Role of Altered Expression of HLA Class I Molecules in Cancer Progression
HLA class I antigens play a key role in immune recognition of transformed and virally infected cells via binding to the peptides of “non-self” or aberrantly expressed proteins and subsequent presentation of the newly formed “HLA-I-peptide” complex to T lymphocytes. Consequently, a chain of immune reactions is initiated leading to tumor cell elimination by cytotoxic T cells. Altered tumor expression of HLA class I is frequently observed in various types of malignancies. It represents one of the main mechanisms used by cancer cells to evade immunosurveillance. Because of immune selection, HLA class I-negative variants escape and lead to tumor growth and metastatic colonization. Loss or downregulation of HLA class I antigens on tumor cell surface is a factor that limits clinical outcome of peptide-based cancer vaccines aimed to increasing specific anti-tumor activity of cytotoxic T lymphocytes. Thus, gaining more knowledge regarding frequency of HLA class I defect, its tissue specificity, and underlying molecular mechanisms may help designing appropriate therapeutic strategies in cancer treatment. Here, we describe various types of HLA class I alterations found in different malignancies and molecular mechanisms that underlie these defects. We also discuss a correlation between HLA class I defects cancer progression in melanoma patients with poor clinical response to autologous vaccination.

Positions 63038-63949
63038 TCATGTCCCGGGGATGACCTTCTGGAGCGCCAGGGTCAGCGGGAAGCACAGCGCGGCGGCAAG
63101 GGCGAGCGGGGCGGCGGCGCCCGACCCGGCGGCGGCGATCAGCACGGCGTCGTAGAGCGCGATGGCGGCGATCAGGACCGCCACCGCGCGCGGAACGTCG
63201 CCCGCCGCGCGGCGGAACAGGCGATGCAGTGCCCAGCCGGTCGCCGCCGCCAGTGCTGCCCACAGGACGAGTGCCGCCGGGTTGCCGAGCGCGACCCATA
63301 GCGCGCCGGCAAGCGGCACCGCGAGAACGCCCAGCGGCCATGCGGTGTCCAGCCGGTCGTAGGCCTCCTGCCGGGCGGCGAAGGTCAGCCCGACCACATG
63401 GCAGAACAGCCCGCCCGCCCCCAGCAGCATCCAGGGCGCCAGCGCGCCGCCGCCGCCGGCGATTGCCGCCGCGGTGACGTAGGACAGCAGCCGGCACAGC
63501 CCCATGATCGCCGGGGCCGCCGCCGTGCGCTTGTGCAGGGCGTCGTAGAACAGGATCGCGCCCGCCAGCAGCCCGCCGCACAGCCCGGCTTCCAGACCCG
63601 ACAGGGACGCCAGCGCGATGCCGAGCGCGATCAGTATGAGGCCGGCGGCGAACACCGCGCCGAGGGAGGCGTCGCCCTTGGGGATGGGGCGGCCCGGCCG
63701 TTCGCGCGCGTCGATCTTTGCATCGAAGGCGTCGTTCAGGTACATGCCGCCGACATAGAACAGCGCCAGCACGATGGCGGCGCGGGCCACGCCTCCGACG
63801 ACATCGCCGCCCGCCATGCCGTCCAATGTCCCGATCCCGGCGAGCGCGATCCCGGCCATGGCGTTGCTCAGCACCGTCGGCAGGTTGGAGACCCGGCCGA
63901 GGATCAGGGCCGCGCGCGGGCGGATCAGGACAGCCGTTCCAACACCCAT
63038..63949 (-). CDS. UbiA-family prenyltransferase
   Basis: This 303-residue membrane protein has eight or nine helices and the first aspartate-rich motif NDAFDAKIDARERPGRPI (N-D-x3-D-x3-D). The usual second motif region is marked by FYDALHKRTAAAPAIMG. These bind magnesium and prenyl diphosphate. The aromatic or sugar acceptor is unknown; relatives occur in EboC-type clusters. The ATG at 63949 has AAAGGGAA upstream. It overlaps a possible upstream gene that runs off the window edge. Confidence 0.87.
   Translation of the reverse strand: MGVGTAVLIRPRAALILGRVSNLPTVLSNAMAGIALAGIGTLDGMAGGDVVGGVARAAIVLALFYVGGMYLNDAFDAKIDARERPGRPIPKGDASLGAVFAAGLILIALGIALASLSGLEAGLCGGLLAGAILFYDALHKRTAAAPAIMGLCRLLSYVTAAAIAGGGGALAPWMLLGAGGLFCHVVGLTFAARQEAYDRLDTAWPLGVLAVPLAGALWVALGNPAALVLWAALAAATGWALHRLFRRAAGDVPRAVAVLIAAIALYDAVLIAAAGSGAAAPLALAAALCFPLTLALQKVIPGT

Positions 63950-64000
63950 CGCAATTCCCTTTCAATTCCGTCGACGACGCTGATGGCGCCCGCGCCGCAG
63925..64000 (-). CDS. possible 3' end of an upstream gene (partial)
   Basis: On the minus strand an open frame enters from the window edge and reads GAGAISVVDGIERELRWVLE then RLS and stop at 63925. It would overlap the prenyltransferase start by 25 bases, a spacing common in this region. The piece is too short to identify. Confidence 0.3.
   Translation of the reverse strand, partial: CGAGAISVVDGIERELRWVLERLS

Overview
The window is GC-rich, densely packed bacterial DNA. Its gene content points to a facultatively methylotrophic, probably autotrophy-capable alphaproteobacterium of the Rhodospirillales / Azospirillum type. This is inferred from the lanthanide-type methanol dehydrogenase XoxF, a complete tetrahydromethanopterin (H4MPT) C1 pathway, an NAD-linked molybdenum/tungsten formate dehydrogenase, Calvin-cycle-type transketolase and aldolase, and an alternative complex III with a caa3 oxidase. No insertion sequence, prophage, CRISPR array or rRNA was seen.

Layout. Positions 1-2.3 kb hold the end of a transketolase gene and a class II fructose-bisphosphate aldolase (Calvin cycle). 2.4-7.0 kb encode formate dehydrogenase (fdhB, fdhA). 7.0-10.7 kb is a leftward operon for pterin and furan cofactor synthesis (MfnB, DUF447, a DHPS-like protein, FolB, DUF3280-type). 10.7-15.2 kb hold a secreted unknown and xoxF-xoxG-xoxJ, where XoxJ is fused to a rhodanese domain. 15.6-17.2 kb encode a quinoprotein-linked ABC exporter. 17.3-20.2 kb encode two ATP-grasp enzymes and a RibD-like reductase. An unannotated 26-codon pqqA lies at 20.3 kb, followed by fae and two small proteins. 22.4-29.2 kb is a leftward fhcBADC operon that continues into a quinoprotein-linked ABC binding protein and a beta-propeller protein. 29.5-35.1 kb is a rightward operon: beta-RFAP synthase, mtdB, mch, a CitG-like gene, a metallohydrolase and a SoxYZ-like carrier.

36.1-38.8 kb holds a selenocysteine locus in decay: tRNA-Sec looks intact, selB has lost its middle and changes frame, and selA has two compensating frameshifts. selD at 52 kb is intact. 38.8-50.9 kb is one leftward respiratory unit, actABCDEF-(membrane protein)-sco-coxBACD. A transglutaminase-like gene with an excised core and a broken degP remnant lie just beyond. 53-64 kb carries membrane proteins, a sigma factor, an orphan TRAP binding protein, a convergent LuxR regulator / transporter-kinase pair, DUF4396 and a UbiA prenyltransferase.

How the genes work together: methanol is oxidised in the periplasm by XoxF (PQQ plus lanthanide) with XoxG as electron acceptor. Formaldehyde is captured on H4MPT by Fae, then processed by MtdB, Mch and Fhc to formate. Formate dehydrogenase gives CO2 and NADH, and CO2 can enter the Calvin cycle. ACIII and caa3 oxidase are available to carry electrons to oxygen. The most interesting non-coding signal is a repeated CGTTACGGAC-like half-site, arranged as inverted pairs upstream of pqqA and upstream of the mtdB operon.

KeywordsMelanoma Cell Line Tumor Escape Immune Selection Haplotype Loss Tumor Cell Elimination
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